Wednesday, July 22, 2020

Wayside School stories

Sideways Stories from Wayside School
and Wayside School Gets a Little Stranger
by Louis Sachar
Recommended Ages: 10+

I read these two books together, kind of as a unit. The first one introduces a school that was built sideways by mistake, so instead of thirty classrooms in a row all on one level, it has thirty stories each with one room (minus the 19th story, which doesn't exist). The book itself mirrors that structure, with a series of very short tales introducing the kids in the classroom at the very top of the building.

At first, their teacher is the evil Mrs. Gorf, who hates children and uses any provocation to turn them into apples. After she and her spells come undone, they get Mrs. Jewls, a more ordinary teacher (mostly nice, but sometimes a little mad) and the school year progresses with only the ordinary sort of oddness that you would expect of a sideways school. There's a student who turns out to be a dead rat wrapped inside an endless series of coats. There's a girl who sleeps through everything. There's a boy who can't resist pulling the pigtails of the girl in front of him. There's a boy who can only read upside down, and another boy who can only get the right answers in math by doing the work wrong. There's a kid who proves to be a good class president but no one notices. There's a girl who can draw pictures really fast. There's also a helpful yard teacher (who monitors the playground) and a school cook (who makes awful food).

Later, in one of the original book's sequels, the kids go through a series of substitute teachers while Mrs. Jewls is out on maternity leave. We meet one who can suck children's voices up his nose, leaving them speechless while he can use their voices for unspeakable ends. There's a mean old lady who never forgives, or forgets, the students who left assignments incomplete. And there's a young woman who secretly has a third ear on top of her head, enabling her to listen in on her students' thoughts – a talent she uses to spread unhappiness. Meantime, we also meet the school principal, Mr. Kidswatter, who is full of helpful advice like staying to the right while going up the stairs and to the left while going down. Not to mention the school counselor, who uses hypnosis to help kids – but also to play mean little tricks.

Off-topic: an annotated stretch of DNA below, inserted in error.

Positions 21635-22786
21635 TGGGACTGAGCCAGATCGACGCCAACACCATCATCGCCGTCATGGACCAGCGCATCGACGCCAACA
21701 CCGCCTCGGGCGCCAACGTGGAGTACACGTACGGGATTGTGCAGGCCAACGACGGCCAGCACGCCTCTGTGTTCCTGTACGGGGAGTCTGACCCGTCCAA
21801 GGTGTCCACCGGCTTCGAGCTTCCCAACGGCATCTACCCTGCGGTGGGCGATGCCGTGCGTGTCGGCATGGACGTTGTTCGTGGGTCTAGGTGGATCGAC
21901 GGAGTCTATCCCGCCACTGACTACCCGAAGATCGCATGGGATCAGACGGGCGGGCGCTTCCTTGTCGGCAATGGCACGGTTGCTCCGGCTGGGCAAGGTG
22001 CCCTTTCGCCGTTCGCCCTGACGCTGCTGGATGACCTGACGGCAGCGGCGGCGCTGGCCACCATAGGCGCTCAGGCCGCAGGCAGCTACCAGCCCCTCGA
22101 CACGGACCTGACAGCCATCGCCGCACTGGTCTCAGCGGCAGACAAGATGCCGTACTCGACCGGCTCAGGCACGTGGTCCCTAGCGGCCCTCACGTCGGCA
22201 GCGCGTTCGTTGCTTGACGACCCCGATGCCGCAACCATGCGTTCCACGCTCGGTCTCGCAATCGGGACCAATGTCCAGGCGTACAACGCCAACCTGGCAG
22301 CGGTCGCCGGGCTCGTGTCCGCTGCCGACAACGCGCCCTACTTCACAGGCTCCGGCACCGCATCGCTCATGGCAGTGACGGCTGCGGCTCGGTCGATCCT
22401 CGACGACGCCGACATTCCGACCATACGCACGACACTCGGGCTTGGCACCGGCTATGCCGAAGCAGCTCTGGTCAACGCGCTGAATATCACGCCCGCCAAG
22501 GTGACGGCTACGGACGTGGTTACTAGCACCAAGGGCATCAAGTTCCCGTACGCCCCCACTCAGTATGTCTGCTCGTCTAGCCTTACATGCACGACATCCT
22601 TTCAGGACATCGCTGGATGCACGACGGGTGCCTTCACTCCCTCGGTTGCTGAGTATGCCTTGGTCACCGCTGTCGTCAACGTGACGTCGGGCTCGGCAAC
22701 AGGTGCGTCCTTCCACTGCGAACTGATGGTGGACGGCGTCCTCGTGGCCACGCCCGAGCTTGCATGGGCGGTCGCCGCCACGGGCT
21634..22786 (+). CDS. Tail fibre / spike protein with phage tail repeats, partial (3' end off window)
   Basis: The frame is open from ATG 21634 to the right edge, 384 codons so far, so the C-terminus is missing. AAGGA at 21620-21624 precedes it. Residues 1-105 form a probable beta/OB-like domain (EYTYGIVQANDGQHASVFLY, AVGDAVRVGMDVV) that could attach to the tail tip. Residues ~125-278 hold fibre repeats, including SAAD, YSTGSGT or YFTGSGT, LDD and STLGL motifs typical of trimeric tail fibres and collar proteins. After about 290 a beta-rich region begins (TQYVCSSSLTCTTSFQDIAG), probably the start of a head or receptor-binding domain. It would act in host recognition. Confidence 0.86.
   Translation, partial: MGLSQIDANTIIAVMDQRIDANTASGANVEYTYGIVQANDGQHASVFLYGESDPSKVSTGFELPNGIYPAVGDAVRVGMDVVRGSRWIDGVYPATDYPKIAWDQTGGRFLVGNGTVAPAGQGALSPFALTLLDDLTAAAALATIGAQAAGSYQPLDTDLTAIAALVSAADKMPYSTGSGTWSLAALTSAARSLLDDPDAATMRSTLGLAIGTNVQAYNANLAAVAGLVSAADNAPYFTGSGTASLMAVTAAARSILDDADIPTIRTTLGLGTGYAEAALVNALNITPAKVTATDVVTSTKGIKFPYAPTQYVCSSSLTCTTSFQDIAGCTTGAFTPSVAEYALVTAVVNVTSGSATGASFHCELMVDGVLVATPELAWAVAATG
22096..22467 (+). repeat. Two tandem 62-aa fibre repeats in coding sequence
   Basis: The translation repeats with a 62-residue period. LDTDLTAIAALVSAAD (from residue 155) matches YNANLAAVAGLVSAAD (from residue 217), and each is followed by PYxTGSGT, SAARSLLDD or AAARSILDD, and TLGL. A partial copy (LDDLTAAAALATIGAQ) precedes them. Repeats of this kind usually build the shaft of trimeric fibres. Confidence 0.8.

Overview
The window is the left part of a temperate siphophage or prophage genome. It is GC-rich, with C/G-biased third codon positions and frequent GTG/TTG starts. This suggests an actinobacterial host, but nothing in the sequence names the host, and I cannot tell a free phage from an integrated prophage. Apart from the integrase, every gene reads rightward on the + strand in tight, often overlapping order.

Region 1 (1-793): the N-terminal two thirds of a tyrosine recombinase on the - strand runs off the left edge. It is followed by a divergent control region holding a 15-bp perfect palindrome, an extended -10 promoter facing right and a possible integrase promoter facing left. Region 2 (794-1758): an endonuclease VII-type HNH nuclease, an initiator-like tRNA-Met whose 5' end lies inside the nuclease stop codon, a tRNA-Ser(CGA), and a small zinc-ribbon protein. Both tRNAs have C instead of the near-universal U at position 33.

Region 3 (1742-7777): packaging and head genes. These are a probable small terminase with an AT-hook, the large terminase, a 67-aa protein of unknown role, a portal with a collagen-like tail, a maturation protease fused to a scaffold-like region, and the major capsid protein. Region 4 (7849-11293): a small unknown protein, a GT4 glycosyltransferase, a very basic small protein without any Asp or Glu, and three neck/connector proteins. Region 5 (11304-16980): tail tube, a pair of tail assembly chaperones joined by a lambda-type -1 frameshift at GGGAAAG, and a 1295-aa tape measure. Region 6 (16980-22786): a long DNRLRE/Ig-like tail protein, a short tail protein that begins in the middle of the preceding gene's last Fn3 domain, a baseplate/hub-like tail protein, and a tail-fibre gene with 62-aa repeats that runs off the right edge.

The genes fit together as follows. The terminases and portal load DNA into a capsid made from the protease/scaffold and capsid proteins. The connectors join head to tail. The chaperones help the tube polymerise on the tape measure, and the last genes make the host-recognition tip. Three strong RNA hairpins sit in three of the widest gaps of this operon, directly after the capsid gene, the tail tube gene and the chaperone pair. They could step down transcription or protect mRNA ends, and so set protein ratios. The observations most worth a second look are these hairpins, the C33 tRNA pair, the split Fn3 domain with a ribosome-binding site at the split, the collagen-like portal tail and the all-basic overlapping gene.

These two books reveal multitudes of quirks about the students and staff of an off-kilter school. Some of the stories are touching. Many of them are laugh-out-loud funny. A couple of them are intricate puzzles – such as the one where all the kids bring pets to class, and Mrs. Jewls makes a chart of their species and names. There are stories that will bring back an older reader's memories of school assignments, like having to write poems; science experiments, like testing the laws of gravity; and class discussions, like whether Santa Claus exists or not. The stories make fun of adults, but don't spare the kids – including the funny way they give each other nicknames, their occasional (and sometimes persistent) attitude problems, and that time you came to school on Saturday by mistake. It's adorable nonsense, and (I think) should be a hit in any classroom from, say, grade 2 to grade 6.

Sideways Stories is the first, and A Little Stranger the fifth, of about six "Wayside School" books by the author of the Newbery Medal-winning Holes and its two companion books. The other books in this series are Wayside School Is Falling Down, Sideways Arithmetic from Wayside School, More Sideways Arithmetic from Wayside School and Wayside School Beneath the Cloud of Doom. Sachar's titles for kids also include Someday, Angeline and its sequel Dogs Don't Tell Jokes (the latter has also been published as a play), eight Marvin Redpost books starting with Kidnapped at Birth?, and the standalone titles Johnny's in the Basement, There's a Boy in the Girls' Bathroom, Sixth Grade Secrets, The Boy Who Lost His Face, The Cardturner and Fuzzy Mud.

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